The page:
Documentary on Roh focuses on primary
Seven months ago, the first documentary on the late president, “Moo-hyun, the Story of Two Cities,” opened in theaters.
While “Moo-hyun, the Story of Two Cities” sheds light on the values Roh represented as he ran for the National Assembly to represent Buk and Gangseo Districts in Busan in 2000 - an election in which he was defeated - the upcoming documentary focuses on the miracle of Roh winning the primary of the Millennium Democratic Party in 2002, when he unexpectedly defeated frontrunner Rhee In-je.
The filmmakers were careful not to reveal anything about the project when they first came up with the idea to make a documentary on Roh four years go.
“There are two reasons we could not reveal the film’s production,” said producer Choe Nak-yong during a press preview held in Seongdong District, eastern Seoul, Tuesday.
“First, if we had made the news public, we believed some kinds of obstacles might surface that would prevent us from producing the film.
Choe continued, “In terms of the movie’s source material, we had to rely a lot on past records. If somebody tried to block the production, we believed it might have been in blocking us from getting hold of footage. It was only after we were certain of securing the footage that we were able to publicize the documentary’s production.”
The producer added that the core target audience of the movie is people in their teens and early 20s who don’t know the history of Roh or his era - and may not know of a more idealistic time than now, when a president has been impeached and removed. “Our feelings of shame and embarrassment [about the tawdry contemporary political scene] is what triggered us to start on the movie.”
The producer said that if young people could learn about a politician who attempted to change the world more than a decade ago, older generations would feel less embarrassed about where the country ended up.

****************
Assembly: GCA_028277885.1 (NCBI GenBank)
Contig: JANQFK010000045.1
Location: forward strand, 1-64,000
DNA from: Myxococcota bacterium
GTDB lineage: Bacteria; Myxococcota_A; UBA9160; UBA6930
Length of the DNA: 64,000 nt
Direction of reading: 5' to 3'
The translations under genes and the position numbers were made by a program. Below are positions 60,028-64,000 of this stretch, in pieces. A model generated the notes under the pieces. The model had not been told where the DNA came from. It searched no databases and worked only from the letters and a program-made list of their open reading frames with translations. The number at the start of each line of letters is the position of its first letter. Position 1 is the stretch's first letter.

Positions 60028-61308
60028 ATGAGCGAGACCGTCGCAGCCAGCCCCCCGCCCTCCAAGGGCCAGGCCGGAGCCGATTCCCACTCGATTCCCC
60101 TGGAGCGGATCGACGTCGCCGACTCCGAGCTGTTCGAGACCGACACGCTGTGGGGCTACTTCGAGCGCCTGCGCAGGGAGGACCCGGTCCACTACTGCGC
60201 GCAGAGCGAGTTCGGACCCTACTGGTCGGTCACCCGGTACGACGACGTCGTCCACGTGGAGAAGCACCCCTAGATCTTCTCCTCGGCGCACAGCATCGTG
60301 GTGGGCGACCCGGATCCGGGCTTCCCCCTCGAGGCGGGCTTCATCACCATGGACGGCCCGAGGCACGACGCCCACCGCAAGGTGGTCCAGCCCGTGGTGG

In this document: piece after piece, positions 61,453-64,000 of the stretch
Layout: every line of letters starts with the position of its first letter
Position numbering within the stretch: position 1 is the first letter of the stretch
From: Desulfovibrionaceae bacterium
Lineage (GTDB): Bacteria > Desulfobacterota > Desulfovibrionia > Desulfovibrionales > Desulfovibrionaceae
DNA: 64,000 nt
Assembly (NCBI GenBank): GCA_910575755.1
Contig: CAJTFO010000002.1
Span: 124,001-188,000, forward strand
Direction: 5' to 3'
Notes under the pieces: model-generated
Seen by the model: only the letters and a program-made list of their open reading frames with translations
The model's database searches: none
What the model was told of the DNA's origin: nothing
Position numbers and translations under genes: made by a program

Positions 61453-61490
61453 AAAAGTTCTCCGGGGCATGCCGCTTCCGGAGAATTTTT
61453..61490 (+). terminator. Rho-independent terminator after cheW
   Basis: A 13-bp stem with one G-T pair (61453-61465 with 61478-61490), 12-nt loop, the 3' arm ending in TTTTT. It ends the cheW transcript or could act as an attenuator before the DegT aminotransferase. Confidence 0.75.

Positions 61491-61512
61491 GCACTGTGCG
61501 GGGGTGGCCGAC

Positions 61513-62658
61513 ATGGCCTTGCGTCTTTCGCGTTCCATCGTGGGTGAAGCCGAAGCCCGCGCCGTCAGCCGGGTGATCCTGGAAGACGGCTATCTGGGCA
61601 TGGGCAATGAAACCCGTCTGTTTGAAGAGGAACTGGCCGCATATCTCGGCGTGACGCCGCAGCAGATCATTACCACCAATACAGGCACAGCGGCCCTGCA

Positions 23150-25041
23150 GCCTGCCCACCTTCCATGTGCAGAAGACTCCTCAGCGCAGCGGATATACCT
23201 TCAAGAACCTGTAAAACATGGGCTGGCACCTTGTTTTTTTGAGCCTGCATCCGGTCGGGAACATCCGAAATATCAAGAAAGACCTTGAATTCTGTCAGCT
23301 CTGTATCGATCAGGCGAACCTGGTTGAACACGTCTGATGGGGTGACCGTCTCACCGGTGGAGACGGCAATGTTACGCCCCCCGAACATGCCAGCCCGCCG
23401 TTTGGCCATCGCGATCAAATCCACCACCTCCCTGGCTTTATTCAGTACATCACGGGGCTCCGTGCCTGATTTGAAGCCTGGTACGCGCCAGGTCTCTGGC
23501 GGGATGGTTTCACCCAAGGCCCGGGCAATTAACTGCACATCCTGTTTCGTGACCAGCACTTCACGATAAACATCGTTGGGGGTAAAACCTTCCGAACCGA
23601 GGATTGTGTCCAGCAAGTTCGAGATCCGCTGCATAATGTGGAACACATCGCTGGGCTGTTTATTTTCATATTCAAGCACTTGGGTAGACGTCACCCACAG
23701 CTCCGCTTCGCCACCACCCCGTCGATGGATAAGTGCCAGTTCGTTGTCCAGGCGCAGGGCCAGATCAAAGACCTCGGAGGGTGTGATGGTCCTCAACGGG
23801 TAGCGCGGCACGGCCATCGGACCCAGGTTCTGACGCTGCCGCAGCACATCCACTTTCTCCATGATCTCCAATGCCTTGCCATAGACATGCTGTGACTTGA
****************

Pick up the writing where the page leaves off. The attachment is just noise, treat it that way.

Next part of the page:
Roh served as president from 2003 to 2008.
Director Lee Chang-jae (“Between”) said at the press event that he was not a big fan of Roh’s.
“I had never supported [Roh] until the end of his term. I was against the free trade agreement [with the U.S., which the Roh government agreed to in June 2007].”
But the filmmaker said that he felt a deep sorrow after Roh committed suicide in May 2009 by jumping from a cliff in his hometown of Bongha Village in Gimhae, South Gyeongsang.
“I now am sure of what I like and dislike about him. I think he was a very good man. For me, he was more of an ordinary person than a politician,” Lee said. “He is a person who tried to become a man before being a politician.”
As there were many difficulties in completing the documentary, the director added that during production it felt “highly unrealistic” for the film to come out in theaters.
The documentary includes historical footage and interviews with Roh’s followers, including newly-elected President Moon Jae-in, who served as Roh’s senior presidential secretary for civil affairs, and An Hee-jung, a liberal politician who was Moon’s primary rival.
“Moo-hyun, the Story of Two Cities” sold more than 190,000 tickets to become the fourth best-selling documentary after “My Love, Don’t Cross That River” (2014), “Old Partner” (2009) and “Don’t Cry for Me Sudan” (2010).
BY JIN MIN-JI [firstname.lastname@example.org]